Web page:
Ben: Well I think the beginnings of our collaboration were difficult because neither of us really knew what we wanted the music to be, specifically. That's the biggest lesson I've learned over this past year: the clearer the idea, the more focused you can be in bringing it to life. At first all I had were a selection of songs that inspired me and a desire to bring together those specific qualities that I felt so deeply into something novel and unified. So the first few months consisted largely of experiments with bongos, drums and horns. A few of those first ideas actually did make it onto the record, albeit in drastically altered forms. I think the more we created, the more in tune we became with our overall direction. An important trick we learned the hard way was to just walk away from songs that we were disagreeing on. Often times we'd come back the next day, completely forgetting what we were arguing about in the first place and immediately move forward with fresh inspiration. We learned to always have as many ideas in progress as possible for this reason, and our daily process became just jumping back and forth from song to song, always trying to keep things as fresh and free as possible. I believe completely in this schizophrenic creation process and have no plans on changing it up anytime soon.

Jamie: In Berlin we definitely handled disagreements on the ping pong table. Really I would say we just have a mentality of trying each others ideas out with patience even if they don't seem like good ones. We don't dwell on disagreements much we just kind of move on and see if they matter tomorrow.

 

So how does the live show work - do you use any other musicians and in what ways does it differ from the studio environment?

Ben: We knew from the start that if we were going to perform as a band we had to deliver something richer and more expansive than just the two of us standing in front of a laptop while the music played. We realized that to do it all live would be a little ambitious at this point because the music itself would probably suffer, so I think what we have now is a happy medium; we enlisted my younger brother Seamus on drums which makes a world of difference live; to have a live set of drums complimenting the digital ones brings an element of tangibility and makes everything so much more dynamic. We also brought in our good friend Paul Conrod on guitar, and he helps bring some textures that we wouldn't even have conceived. It's important not to overload it all with too many sounds and we're always trying to maintain that delicate balance. We're working on incorporating some beautiful visuals into the whole setup so hopefully given a few solid months to get it all together we can start taking it on the road. Wouldn't that be a total blast?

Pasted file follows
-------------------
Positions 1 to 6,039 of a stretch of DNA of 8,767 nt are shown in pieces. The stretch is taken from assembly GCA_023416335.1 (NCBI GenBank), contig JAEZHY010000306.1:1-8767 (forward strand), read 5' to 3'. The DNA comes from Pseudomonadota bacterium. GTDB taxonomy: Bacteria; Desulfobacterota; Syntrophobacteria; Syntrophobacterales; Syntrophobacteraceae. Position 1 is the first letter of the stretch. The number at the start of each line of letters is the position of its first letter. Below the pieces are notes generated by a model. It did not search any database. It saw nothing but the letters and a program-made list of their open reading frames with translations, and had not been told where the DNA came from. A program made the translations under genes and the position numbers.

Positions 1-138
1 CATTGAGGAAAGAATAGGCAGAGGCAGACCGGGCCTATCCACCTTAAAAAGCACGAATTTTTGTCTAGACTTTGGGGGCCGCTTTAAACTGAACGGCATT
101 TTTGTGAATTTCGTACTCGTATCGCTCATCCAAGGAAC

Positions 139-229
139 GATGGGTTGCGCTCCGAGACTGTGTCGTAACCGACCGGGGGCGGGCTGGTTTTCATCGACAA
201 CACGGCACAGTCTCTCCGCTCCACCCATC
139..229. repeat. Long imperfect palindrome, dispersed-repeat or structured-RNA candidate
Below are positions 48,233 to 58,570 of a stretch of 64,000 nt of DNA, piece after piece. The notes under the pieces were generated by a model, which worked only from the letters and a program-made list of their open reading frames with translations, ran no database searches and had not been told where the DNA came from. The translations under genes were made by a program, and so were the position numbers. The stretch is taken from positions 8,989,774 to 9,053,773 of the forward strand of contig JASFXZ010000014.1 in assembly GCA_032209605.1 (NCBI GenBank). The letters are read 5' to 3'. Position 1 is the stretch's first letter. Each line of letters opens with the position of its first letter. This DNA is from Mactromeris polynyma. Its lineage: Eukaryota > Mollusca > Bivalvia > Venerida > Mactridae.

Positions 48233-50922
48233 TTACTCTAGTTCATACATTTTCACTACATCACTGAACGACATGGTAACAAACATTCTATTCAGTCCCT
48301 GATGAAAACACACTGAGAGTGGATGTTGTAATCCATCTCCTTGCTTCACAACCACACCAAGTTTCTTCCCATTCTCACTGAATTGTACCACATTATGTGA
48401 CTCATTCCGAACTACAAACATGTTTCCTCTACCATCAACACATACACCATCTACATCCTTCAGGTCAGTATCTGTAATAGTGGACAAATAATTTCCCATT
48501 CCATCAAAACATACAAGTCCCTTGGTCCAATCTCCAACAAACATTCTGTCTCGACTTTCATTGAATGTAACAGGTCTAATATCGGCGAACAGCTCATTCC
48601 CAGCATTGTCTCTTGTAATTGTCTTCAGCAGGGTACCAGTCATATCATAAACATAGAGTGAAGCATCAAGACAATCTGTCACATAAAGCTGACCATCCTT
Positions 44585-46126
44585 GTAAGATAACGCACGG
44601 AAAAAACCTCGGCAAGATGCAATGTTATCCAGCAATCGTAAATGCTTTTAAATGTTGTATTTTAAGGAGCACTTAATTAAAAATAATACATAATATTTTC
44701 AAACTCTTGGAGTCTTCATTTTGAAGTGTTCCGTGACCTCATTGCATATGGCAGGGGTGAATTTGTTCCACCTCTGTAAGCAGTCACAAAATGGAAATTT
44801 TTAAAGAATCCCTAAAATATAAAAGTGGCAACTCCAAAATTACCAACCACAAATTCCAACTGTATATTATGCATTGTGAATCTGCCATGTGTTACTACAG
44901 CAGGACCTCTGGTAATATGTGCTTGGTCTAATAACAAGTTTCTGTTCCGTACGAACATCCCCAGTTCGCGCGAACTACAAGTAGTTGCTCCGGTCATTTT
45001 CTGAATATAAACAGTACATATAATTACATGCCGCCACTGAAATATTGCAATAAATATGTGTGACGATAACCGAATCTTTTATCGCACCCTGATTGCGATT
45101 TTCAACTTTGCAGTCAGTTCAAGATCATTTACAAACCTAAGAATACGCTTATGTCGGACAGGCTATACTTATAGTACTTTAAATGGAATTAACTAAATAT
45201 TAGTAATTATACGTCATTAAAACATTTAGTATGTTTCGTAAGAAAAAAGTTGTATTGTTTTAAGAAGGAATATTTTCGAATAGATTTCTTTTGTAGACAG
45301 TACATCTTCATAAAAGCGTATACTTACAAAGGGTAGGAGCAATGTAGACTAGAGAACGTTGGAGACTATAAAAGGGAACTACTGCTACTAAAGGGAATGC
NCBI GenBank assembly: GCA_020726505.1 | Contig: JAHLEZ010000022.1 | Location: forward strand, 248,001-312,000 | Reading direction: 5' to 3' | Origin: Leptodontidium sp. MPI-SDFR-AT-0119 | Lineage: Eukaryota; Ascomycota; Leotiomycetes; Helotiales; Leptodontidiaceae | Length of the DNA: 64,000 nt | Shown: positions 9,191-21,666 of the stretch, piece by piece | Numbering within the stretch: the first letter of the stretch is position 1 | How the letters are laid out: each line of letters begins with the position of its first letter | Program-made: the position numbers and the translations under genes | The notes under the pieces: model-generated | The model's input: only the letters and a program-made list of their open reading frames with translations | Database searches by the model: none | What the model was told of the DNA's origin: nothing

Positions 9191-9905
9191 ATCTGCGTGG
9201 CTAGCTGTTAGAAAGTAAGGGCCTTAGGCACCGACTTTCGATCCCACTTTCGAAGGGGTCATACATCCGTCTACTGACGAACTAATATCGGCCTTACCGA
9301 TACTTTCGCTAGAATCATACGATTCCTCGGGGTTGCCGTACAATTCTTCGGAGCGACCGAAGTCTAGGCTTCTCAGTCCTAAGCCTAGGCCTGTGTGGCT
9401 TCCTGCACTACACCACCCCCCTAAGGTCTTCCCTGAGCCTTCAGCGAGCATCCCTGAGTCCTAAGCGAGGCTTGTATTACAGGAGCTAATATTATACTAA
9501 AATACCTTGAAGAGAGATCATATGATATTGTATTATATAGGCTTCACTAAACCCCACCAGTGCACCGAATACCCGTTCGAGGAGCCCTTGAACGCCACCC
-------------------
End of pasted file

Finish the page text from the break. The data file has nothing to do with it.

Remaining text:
That sounds awesome - so do you guys have any plans to hit the road with the EP, any live dates booked in?

Jamie: We don't have many future dates confirmed right now but we are working towards getting things together forsure, hoping we can do some touring with this EP forsure.

 

Cool, so the EP was out on 12th July - can you describe it for me in 10 words?

Jamie:Designed to turn your nasty nor'easter's into blissful beach sunsets.

Ben: Six soundtracks for days half-remembered and nights still to come.

 

Are you working on any new material now that the EP is finished?  Is an album in the pipeline?

Jamie: Yeah we are always working on new material. We are also in the process of editing a lot of tracks that were made pre EP to include them in the live set and possibly releasing them in the future.  There is most definitely a next record in the plans but we're not sure at this point whether it's an LP or EP.

Ben - Were very excited to get back into the creation process. After being in that headspace for four straight months I'm now constantly afflicted with the feeling that I should be being more productive. After you finish the record this kind of helplessness sets in where you realize that you no longer have control over the material. You have to let it go and that's hard to do after spending so much time with it, even though the two of us are very happy with the final product. I'm absolutely itching to just start ten new songs and have that total freedom, knowing you can go in any direction at any time. That freedom is essential to me and is the main reason that even though I come from a guitar playing background I've ended up making electronic music.

 

Sweet - looking forward to hearing the new stuff.  Finally guys, if you could only listen to one album for the rest of your life what would it be?

Ben: Endless Summer by Fennesz

Jamie: I'd have to go with a record a grew up with: Paul Simon's Graceland